User Solution 1

The best, fail-proof option is to not record the GPS information when the photo was taken. But then you loose that information for your personal record. The iPhone asks the first time a GPS enabled application is launched if you want to allow it access to the GPS. Press “Don’t Allow” and you’re set.

But once you have enabled the camera to know the location you can’t disable it until the phone is turned completely off and restarted, less than convenient and oh so easy to forget about. You can go to the General Settings area of the phone and turn Location Service on and off without restarting the phone, however.

iphone use current location

User Solution 2

There should be a middle way when uploading and displaying on photo sharing sites like Flickr. This way you retrain full GPS location for your private records but only let out an approximate public location for everyone else.

For the Mac you can download PhotoInfoEditor to edit the precision of the GPS coordinates stored in the EXIF information for the photo (or a duplicate targeted for public upload). I had a devil of a time finding this app as most simply report the GPS coordinates; they do not allow them to be edited. If someone knows of a comparable app on the PC please email me.

Notice in the screenshot below that I have stripped the latitude and longitude to display to the hundredth (39.35° N). You could just as well scramble the coordinates down to the 4th or 5th decimal position when in the city and still be in the right neighborhood but no longer be at the right building. Photosets can be batched adjusted.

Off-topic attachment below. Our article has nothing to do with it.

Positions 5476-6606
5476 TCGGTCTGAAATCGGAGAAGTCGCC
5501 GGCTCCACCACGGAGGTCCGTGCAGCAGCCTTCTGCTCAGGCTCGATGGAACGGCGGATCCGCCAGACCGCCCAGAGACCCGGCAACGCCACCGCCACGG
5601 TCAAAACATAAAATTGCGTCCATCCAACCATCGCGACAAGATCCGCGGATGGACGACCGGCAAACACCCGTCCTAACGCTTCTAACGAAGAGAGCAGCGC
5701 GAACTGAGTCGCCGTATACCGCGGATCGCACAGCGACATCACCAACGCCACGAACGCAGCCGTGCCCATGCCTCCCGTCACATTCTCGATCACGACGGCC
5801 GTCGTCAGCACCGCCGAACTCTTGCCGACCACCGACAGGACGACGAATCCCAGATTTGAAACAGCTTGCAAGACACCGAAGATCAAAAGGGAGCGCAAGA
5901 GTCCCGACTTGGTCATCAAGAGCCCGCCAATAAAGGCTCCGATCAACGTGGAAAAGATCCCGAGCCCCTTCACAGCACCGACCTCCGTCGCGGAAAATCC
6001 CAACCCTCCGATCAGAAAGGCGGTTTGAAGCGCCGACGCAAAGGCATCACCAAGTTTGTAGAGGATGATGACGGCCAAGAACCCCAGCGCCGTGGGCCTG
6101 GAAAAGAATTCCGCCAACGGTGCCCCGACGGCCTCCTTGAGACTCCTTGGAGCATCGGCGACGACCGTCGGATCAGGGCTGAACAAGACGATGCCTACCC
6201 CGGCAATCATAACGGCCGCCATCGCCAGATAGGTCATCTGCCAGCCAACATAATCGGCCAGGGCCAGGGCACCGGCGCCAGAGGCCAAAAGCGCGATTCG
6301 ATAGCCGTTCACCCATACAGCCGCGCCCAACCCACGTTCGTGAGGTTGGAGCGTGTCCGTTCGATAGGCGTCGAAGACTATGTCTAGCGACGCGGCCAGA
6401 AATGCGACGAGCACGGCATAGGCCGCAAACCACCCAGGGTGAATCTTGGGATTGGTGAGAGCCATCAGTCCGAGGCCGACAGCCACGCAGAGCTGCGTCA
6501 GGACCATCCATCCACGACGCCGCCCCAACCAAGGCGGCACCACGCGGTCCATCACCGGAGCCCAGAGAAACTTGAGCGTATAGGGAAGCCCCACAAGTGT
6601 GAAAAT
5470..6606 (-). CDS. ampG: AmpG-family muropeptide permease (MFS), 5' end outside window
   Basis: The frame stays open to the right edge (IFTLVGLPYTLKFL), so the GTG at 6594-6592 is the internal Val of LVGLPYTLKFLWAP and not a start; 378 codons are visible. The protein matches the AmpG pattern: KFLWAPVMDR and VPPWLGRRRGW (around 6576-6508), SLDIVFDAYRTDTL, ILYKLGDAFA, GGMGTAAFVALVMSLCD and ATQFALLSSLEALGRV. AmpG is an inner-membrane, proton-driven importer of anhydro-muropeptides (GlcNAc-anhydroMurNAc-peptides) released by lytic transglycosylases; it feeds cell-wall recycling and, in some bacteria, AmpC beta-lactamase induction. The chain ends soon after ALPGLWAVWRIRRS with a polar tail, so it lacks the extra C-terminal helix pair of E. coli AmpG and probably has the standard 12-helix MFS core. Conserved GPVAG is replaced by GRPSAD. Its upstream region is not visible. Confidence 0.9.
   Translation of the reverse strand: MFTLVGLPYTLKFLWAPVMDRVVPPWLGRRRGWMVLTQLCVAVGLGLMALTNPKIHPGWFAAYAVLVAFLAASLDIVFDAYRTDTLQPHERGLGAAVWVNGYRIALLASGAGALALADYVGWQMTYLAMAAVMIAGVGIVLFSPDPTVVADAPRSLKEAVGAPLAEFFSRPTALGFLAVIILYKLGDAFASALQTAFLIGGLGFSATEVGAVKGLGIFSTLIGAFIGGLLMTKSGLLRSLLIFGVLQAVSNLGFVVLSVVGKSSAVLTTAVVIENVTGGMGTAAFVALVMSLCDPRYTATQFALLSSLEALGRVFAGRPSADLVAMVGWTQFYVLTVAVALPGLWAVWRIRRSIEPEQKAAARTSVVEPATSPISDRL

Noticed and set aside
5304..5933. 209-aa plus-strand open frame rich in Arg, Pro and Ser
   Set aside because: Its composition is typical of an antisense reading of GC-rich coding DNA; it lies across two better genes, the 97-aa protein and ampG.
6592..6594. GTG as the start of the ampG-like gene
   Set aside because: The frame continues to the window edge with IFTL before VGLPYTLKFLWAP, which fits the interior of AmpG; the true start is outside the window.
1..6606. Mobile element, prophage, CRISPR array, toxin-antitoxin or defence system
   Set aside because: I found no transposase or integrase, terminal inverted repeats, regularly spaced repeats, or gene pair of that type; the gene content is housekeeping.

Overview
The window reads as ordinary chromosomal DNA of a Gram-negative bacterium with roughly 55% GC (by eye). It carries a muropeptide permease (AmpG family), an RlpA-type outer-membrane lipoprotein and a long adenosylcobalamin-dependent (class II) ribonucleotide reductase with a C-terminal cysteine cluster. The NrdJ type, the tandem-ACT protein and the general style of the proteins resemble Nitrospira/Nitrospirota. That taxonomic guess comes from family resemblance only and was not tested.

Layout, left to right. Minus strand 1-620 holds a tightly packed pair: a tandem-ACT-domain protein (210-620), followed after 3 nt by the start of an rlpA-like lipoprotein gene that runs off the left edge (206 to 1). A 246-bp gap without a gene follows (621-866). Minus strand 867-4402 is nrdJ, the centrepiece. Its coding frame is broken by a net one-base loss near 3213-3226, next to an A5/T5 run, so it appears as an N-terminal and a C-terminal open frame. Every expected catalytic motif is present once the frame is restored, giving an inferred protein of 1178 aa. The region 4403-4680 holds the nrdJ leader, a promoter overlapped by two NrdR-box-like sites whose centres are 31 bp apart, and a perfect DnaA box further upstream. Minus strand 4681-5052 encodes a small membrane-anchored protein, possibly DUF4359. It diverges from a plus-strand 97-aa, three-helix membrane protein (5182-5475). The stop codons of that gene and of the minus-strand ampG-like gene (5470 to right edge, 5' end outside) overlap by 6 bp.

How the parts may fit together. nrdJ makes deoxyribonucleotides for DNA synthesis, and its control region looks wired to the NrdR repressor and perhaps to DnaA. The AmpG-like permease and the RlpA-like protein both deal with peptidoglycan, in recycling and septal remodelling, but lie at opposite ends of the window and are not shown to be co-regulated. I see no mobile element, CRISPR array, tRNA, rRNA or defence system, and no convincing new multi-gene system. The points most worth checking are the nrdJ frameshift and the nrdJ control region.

This puts the photo in the rough vicinity of the actual location but does not reveal the actual location

. photo info editor screenshot

When you do this before uploading to Flickr or Picasa you can have the benefit of placing your photos on a map with some accuracy but just not with a high precision. In other words, don’t zoom too far into the map or the photo locations become inaccurate. But zoomed out they are perfectly acceptable.

How can software be improved?

On upload / display of the photos in a social photo site:

  • Group permissions for viewing Placename tags and GPS coordinates on map with default being NOT to show the geographic location but to apply limits of precision with individual photo exceptions as detailed next:
  • On / off toggle for Placename tags per photo
  • On / off toggle for GPS coordinates per photo
  • Placename precision (country, state, county, town, neighborhood) from Yahoo or Google geocoder as a slider control per photo
  • GPS precision (exact, 1/4 mile, 1/2 mile, 1 mile, 2 mile, 5 miles, 10 miles, 20 miles, 60 miles) for latitude and longitude as a slider per photo

The GPS precision needs to take into consideration that the number of earth miles at each degree of latitude changes. Simply chopping of decimal places is a crude solution. A more elegant solution would be to add a random ± X decimal degrees to the actual location at the target precision. Even though the iPhone GPS can get you down to 10 meter accuracy, sometimes you don’t want to be that precise.

I’ve already spoken to the developer at AirMe which is my favorite app on the iPhone for uploading to Flickr and he seems interested in making the required upgrades to his application. Please help spread the word to other developers!